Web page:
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By Jason Epperson

As this nation looks forward to resurfacing from the grasp of the COVID-19 pandemic, industries from every sector are trying to predict what the future might hold for their customers.

The RV industry is no different. RV manufacturers, dealers, and suppliers are fairly bullish about the return of the American economy, and for good reason. No doubt that road trips will mark the return of a tourism industry that generated over $1.1 trillion in economic output last year, supporting 9 million U.S. jobs.

RVs will undoubtedly be the centerpiece of any return to travel for Americans, as concern over the tight quarters of air travel and cruise ships lingers. Still, the road to recovery for RV manufacturers will likely remain bumpy as consumers deal with lost income, increasing debt, and stalled investments. Will they be able to afford that new RV? Will they be able to afford the payments on the one they own now? No doubt, RV values will decrease across the board if the market is flooded with used units.

There is one segment of RV consumers that is sure to flourish in the coming months and years, however: full-time RV living.

Full-timing is already massively popular, having boomed since the advent of reliable cellular internet access. According to a 2018 study by the RV Industry Association, over 1 million people live full-time in their RVs. That’s double the 500,000 reported just over a decade prior. Back then, retirees, traveling workers (like nurses, pipeline workers, and salespeople) constituted the majority of full-timers. Now, digital nomads — people who work remotely on the internet — are on the rise.

Digital nomads are largely a part of the gig economy — independent graphic designers, web developers, authors, and the like. Long holding many back from the dream of traveling the country in an RV has been their employer’s need to have them in the office. But as more companies adapt to the challenges of this pandemic, they’re learning that many employees can work from home — or from anywhere. Zoom and Google hangouts already allowed meetings to be conducted from anywhere. And enterprise software like Microsoft Office and Adobe products were already becoming more collaborative, allowing dozens of people to work on one project from anywhere in the world. The difference now, while most of the country shelters in place, is that companies are actually stepping out of the past and using these tools to keep their business afloat.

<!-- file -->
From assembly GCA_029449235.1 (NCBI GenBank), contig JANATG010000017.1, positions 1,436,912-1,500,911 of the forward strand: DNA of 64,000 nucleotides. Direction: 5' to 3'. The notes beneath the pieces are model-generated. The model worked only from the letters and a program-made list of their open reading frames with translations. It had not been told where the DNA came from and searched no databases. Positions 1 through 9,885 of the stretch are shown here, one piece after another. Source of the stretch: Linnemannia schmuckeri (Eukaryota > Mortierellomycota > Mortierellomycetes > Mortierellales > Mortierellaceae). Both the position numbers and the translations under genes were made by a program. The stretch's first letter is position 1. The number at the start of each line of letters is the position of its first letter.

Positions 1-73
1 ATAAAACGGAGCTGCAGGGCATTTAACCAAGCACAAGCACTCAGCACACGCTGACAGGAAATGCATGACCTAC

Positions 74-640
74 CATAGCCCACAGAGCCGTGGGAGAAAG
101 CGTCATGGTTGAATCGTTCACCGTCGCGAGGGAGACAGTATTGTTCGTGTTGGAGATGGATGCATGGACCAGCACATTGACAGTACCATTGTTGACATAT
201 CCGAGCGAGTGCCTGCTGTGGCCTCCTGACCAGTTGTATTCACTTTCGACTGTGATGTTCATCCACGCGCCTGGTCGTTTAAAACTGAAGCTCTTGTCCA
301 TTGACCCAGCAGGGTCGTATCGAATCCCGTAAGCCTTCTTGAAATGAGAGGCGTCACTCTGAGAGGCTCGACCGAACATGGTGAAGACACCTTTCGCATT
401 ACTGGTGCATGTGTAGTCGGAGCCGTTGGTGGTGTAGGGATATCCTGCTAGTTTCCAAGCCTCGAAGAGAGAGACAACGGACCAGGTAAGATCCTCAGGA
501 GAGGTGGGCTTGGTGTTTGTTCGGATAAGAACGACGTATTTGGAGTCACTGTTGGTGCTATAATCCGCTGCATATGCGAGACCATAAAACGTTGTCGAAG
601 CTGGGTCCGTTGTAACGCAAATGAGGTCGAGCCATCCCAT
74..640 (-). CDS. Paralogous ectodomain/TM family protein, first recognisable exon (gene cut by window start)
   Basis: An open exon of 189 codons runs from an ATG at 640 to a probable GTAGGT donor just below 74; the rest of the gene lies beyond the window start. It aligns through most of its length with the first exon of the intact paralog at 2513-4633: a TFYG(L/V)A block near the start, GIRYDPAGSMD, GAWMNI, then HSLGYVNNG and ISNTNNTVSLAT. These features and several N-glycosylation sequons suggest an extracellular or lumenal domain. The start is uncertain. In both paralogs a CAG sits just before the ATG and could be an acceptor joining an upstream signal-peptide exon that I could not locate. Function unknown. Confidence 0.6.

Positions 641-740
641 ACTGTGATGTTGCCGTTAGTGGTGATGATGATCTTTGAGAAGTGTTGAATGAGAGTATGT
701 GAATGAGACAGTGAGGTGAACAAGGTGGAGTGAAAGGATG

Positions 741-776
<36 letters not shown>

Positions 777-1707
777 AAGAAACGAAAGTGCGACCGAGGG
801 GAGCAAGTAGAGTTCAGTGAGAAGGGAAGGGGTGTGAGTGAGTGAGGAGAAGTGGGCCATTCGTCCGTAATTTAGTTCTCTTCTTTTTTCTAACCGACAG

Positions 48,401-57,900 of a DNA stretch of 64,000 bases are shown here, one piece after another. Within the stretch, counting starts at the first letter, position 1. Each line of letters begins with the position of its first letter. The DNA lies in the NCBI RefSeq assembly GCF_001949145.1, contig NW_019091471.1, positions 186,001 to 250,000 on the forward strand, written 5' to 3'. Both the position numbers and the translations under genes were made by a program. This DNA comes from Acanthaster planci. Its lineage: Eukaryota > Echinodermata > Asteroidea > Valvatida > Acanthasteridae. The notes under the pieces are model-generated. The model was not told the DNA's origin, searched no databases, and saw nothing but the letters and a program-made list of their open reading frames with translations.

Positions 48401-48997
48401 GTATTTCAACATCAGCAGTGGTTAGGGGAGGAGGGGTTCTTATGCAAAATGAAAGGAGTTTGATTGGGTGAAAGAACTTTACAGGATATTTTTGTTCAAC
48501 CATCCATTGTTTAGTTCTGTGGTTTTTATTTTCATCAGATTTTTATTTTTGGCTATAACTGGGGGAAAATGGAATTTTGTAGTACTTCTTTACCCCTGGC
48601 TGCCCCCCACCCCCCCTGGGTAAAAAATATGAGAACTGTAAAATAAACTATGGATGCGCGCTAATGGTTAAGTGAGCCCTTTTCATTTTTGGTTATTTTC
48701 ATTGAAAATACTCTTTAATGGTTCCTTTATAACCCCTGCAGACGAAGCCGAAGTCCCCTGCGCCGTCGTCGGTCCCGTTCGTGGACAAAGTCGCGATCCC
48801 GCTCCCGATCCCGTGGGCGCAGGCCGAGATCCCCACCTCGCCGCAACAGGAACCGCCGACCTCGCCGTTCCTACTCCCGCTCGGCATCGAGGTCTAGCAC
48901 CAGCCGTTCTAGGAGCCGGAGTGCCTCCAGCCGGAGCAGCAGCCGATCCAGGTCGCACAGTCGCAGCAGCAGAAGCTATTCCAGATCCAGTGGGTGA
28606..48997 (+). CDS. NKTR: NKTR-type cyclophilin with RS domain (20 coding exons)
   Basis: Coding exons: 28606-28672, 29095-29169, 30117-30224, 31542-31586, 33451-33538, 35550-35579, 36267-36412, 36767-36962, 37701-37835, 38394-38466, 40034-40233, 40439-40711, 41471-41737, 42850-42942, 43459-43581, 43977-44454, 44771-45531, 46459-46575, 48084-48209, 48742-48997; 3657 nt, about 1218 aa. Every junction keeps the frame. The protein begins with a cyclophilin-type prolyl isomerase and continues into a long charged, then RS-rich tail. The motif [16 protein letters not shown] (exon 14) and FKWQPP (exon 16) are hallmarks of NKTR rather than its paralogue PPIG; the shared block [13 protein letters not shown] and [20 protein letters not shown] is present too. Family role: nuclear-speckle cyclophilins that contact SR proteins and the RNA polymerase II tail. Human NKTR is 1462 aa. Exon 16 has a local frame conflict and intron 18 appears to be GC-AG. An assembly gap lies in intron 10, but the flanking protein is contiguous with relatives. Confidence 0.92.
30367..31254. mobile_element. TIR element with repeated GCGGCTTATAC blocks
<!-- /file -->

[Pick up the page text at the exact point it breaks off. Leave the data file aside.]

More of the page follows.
Going forward, many organizations may begin to realize that office space, printers, fax machines and phone lines aren’t as essential as they once were. Some may even be forced to dump some of that overhead to keep afloat during this recession.

At the same time, the thing that sparked the boom in full-time living in the first place is about to get better. Mobile internet. The merger between T-Mobile and Sprint will create a real third major competitor for AT&T and Verizon, which could improve service while decreasing prices. The big carriers are all building a 5G infrastructure as fast as they can. In theory, 5G can reach speeds that are 20 times faster than 4g.

They’re all trying to outpace each other, but more importantly, they’re scared of the looming threat of satellite internet. Satellite internet has existed for some time, but it’s been clunky, slow, and expensive. Low-orbit satellite technology is about to change that. Elon Musk’s Starlink is expected to begin offering high-speed data to Canada and the northern states by the end of this year. By summer 2021, high-speed, unlimited satellite internet may be available to everyone in America, and most of the world, for as little as $80 a month and the cost of a pizza-box sized antenna. I don’t know a single RVer who wouldn’t gladly trade their current cellular setup for that.

I believe there will be an absolute explosion in new full-time RVers in the coming year or two, and several industries would do well to prepare. RV manufacturers need to adapt to provide warranties that aren’t void to full-timers, and they need to improve quality as their units become much more heavily used. Dealerships and suppliers need to vastly improve on the time it takes to get RV repairs accomplished. More campgrounds need to be built. More lenders and insurance companies need to be accepting of fulltime life. States and municipalities need to be better at offering digital or mail-in options for driver’s license renewal, voting, and vehicle inspections. Homeschool laws need to adapt. And when something like the Coronavirus pandemic happens again, the government needs to be much better prepared to deal with the fact that people live in campgrounds and on the road.

The entry hurdles to fulltime RVing — or even just extended travel and snowbirding — are going to be a heck of a lot lower in the coming months. Remote work, new industries, better internet, and affordable used RVs will all play a part, but nothing more so than the new American dream of minimalism, financial independence, and a life of travel on the open road.

In the coming weeks, we’re introducing a series of videos, podcast episodes, and how-to articles at RV Miles, aimed to help the new full-timer in this new decade discover America. We hope you’ll join us.